CARY — Wake Countys choice-based student assignment plan effectively died Tuesday with the school boards 5-4 vote to adopt an approach that again ties each address to a specific school.
The new assignment plan officially goes into effect for the 2013-14 school year, but some elements start immediately. Starting Wednesday, new students who move into Wake will be assigned to the school tied to their address and wont be given a list of schools to choose from. Also Wednesday, seven crowded elementary schools will stop taking new students for the rest of the school year with six more schools potentially joining that group.
The choice plan, adopted in October 2011 under the tenure of the former Republican board majority, had only been in use since year-round schools started in July. It originally was to have remained in effect for three years, but the new Democratic majority said it was causing too many problems. They gave as an example higher transportation costs associated with buses running an additional 13,200 miles a day this school year.
Regardless of what people think of countywide choice, we cant afford it, said Democratic board vice chairwoman Christine Kushner. We dont have the seats.
The assignment plan was approved along party lines with Democrats voting yes and Republicans voting no.
The vote is the latest development in a three-year period of shifting board leadership and approaches to assignment. Last fall, Democrats won control of the board from a Republican majority elected only two years earlier on a platform of community schools and more parent choice.
Also on Tuesday, the board unanimously named Stephen Gainey the interim superintendent until a permanent schools chief is hired. Gainey, the assistant superintendent for human resources, has been filling in since Tony Tata, chosen by the former GOP majority, was fired as superintendent by the Democratic majority on Sept. 25.
Democratic school board chairman Keith Sutton said hell appoint a superintendent search committee within the next seven to 10 days with the goal of making a hire by July 1. Gainey, who has not said whether hell apply for the permanent job, will be paid an additional $5,750 a month in salary and travel expenses.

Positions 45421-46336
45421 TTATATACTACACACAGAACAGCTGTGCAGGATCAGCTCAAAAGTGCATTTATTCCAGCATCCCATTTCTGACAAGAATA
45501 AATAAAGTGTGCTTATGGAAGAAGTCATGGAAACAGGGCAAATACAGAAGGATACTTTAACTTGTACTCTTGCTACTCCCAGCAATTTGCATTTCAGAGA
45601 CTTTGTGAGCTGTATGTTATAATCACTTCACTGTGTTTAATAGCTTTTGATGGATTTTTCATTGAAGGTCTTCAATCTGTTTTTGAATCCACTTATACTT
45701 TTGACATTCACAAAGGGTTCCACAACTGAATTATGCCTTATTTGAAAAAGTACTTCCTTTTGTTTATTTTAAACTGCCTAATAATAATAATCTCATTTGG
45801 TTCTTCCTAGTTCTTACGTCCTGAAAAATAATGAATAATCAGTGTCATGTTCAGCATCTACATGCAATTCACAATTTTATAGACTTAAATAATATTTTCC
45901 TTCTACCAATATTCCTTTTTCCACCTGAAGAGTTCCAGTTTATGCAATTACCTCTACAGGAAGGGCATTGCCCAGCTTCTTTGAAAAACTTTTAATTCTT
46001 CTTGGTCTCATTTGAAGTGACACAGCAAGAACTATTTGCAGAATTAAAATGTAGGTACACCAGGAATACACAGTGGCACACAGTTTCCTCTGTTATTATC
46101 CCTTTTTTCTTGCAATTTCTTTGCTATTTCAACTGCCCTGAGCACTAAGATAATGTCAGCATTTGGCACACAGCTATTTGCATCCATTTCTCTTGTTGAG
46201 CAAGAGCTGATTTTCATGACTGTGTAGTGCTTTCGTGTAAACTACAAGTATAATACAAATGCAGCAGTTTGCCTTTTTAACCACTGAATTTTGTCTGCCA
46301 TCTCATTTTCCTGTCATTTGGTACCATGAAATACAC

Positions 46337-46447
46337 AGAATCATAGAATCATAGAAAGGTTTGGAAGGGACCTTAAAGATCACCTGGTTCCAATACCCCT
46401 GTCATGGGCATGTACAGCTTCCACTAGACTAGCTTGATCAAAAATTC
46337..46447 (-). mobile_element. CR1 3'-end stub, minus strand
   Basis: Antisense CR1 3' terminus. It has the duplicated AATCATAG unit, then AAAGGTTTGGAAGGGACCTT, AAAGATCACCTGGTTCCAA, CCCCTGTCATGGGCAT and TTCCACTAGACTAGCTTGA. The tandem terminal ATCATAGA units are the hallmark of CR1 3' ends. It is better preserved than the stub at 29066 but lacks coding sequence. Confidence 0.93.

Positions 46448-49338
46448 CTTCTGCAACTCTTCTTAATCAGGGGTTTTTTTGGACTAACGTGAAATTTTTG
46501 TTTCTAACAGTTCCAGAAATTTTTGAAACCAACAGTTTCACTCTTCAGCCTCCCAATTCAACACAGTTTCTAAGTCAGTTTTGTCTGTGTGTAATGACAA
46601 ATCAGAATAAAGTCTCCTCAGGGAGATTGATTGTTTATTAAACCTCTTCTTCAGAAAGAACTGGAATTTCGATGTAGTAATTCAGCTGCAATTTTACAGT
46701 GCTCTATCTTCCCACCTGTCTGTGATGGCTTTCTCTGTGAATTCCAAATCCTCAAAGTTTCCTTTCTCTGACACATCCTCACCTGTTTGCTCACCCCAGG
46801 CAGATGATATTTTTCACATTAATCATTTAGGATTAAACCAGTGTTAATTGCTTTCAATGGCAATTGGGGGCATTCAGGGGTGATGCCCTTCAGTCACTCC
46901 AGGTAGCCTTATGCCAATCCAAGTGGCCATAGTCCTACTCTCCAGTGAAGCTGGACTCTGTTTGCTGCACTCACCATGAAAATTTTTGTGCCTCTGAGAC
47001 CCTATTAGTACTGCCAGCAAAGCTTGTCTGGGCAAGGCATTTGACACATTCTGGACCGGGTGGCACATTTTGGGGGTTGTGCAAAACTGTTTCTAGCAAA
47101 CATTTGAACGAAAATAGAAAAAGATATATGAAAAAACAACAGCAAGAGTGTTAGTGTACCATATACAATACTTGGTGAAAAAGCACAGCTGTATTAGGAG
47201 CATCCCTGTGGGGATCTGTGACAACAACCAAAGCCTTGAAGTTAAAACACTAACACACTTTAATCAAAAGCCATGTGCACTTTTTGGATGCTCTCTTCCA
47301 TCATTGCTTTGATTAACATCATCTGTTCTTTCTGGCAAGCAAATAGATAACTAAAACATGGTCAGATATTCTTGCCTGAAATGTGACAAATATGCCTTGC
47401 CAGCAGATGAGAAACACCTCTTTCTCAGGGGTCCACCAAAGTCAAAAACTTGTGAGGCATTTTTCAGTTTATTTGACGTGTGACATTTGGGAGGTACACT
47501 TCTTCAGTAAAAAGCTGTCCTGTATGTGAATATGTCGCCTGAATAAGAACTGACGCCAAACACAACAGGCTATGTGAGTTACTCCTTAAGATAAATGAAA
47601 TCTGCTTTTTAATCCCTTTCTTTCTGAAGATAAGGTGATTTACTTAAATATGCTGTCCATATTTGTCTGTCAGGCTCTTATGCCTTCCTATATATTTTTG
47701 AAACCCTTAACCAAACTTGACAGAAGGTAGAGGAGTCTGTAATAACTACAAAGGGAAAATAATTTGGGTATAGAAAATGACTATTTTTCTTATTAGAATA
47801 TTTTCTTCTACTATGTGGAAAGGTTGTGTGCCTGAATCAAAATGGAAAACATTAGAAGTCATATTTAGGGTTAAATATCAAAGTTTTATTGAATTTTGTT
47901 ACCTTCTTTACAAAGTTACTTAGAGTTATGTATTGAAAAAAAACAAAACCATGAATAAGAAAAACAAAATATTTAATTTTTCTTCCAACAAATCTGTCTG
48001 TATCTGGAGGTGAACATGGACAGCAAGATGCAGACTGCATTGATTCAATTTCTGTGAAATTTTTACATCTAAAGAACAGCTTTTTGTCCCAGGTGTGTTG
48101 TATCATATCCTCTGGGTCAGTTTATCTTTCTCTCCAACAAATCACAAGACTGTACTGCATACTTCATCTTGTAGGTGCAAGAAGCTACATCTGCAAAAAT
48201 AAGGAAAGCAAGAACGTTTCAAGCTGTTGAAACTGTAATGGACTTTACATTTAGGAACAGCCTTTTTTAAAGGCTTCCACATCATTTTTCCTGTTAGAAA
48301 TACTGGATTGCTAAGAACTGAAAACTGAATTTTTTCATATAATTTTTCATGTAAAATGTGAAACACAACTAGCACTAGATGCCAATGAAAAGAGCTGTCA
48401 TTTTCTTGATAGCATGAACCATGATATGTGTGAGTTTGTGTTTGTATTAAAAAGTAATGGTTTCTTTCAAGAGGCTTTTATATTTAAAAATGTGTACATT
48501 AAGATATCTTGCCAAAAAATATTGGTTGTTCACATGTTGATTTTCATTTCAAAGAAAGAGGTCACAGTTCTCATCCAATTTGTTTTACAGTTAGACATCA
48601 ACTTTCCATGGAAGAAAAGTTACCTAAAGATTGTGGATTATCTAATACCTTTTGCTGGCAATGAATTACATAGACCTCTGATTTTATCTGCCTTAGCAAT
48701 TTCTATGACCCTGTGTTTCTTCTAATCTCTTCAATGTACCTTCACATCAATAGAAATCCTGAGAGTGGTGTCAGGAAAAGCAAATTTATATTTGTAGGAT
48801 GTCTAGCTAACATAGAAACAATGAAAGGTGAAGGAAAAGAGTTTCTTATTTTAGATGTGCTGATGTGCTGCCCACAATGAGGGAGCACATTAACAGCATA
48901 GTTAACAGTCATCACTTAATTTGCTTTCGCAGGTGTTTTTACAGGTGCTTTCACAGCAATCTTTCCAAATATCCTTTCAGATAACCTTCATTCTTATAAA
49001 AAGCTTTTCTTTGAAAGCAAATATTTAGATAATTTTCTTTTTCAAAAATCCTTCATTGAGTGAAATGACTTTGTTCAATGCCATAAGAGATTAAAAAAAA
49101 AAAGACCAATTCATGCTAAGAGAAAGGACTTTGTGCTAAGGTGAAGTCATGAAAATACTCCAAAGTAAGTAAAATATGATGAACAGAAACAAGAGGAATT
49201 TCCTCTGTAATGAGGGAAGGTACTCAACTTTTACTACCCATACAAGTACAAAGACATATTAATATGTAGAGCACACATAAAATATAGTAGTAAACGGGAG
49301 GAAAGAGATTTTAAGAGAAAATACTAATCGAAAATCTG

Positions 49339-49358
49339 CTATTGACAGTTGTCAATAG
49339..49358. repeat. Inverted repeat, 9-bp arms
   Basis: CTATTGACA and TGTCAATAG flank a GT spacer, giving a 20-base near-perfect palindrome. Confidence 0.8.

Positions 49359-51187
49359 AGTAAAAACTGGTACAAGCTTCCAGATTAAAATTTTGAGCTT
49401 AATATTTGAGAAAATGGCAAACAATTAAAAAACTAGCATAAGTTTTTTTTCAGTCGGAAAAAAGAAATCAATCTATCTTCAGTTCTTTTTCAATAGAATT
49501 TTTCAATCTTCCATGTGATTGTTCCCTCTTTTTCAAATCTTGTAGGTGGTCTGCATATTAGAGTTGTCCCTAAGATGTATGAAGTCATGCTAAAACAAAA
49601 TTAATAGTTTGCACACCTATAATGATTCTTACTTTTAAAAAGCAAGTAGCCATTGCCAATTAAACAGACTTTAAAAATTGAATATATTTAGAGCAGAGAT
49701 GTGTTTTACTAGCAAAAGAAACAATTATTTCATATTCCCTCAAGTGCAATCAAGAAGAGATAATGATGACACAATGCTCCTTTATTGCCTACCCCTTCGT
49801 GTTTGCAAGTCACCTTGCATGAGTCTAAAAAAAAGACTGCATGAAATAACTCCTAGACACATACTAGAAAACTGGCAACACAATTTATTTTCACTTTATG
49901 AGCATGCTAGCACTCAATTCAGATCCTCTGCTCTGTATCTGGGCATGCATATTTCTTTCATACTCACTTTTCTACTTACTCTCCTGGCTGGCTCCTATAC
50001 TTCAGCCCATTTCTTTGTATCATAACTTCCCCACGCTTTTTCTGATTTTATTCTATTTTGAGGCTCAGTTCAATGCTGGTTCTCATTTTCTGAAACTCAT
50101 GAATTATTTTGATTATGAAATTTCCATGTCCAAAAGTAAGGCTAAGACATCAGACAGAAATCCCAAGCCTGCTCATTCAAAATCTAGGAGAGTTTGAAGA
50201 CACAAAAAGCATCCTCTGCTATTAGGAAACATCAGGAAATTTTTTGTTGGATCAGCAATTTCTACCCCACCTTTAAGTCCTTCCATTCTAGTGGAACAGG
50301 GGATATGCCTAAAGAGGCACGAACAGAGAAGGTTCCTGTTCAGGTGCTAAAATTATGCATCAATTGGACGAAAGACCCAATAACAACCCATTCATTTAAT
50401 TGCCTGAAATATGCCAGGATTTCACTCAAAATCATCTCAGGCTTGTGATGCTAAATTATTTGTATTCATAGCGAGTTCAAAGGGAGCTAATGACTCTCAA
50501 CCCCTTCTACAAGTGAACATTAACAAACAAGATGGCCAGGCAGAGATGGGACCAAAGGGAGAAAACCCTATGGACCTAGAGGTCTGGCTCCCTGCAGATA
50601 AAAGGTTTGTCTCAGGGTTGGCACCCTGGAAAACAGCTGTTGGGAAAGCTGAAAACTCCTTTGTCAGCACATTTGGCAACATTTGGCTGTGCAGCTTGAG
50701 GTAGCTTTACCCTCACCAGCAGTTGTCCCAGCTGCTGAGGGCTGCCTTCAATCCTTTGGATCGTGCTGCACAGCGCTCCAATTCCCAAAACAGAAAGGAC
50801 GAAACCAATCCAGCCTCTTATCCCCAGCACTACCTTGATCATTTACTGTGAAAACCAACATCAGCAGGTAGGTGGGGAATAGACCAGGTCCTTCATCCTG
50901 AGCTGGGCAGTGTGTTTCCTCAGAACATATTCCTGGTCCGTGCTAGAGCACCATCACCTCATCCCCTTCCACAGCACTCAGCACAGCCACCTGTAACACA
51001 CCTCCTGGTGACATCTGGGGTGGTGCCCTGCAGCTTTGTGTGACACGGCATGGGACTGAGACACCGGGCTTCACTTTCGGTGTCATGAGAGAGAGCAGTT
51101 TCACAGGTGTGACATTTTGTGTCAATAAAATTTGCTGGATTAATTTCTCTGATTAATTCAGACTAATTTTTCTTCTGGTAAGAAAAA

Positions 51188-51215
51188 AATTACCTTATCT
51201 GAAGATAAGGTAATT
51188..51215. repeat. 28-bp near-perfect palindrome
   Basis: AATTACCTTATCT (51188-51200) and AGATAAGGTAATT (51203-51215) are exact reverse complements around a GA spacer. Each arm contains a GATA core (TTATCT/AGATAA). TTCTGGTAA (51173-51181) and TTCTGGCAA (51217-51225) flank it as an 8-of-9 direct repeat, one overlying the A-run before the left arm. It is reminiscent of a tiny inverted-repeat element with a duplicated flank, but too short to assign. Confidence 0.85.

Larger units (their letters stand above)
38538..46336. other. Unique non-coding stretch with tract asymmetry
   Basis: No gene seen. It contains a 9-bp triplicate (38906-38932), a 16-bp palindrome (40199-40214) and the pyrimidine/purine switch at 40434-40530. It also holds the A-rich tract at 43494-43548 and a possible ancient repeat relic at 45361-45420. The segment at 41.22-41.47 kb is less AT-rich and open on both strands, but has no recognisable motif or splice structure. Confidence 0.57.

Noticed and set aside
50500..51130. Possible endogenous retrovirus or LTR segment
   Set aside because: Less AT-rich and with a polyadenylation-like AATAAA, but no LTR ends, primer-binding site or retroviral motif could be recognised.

The choice plan was one of the initiatives that Tata had strongly advocated. Republican board members argued that the choice plan wasnt given enough time, saying costs would have gone down over time as more families picked a school closer to where they live.
I am diametrically opposed to this whole process, said Republican board member Debra Goldman, the way were hurrying this, how weve stopped the choice plan before a full year.
Even though the choice plan is officially dead, its aftermath will be felt for several years.
The school board will allow students to stay at the schools they received under the choice plan, even if different from the schools to which their addresses are assigned.
In addition, Wake will attempt to honor for the 2013-14 school year the requests of families of rising sixth- and ninth-graders who want to go to the middle school or high school to which they would have been assigned under the choice plan.
Citing the lack of time, the board directed staff to develop for the 2013-14 school year a plan that uses base attendance lines from the 2011-12 school year, the last one before the choice plan was implemented.
The plan adopted Tuesday officially reassigns fewer than 1,500 students, mostly to fill three new schools in northeastern Wake.
The plan also sets enrollment caps at 13 schools. If they hit a certain enrollment level new students who move into their assignment area will be sent to other schools for the rest of the school year. Seven schools have already hit the target figure: Brooks, Conn, Davis Drive, Hunter, Lacy, Mills Park and Wiley elementary schools.
The board will decide in the spring whether to keep the caps for the 2013-14 school year.
After losing Tuesday on the vote on the plan, all the Republican board members except Deborah Prickett voted to give the two-thirds approval needed to waive policy to immediately impose the enrollment caps.
Democratic board members touted the new assignment plans elements of choice, including a period in which families can request a transfer to a school that has space. They also touted the way it incorporates changes parents had asked for in past years, such as allowing all students to stay at their current school if their address is reassigned. It also set up transfer rules that would guarantee that students entering kindergarten, sixth-grade and ninth-grade could go to the same schools as their older siblings.
What were offering families is a wonderful compromise that is the best chance for stability for families in a long time, said Democratic board member Susan Evans.
Now the school system will work to develop a more comprehensive plan for the 2014-15 school year. Board members said theyd look at the concerns that parents had raised with the 2011-12 attendance lines to see what changes should be made in the future.
But some board members complained that dropping the choice plan means theyre subjecting parents in 2014-15 to their fourth assignment plan in four years.
Im not hearing people clamoring for reassignment, Prickett said. People were happy with the choice plan.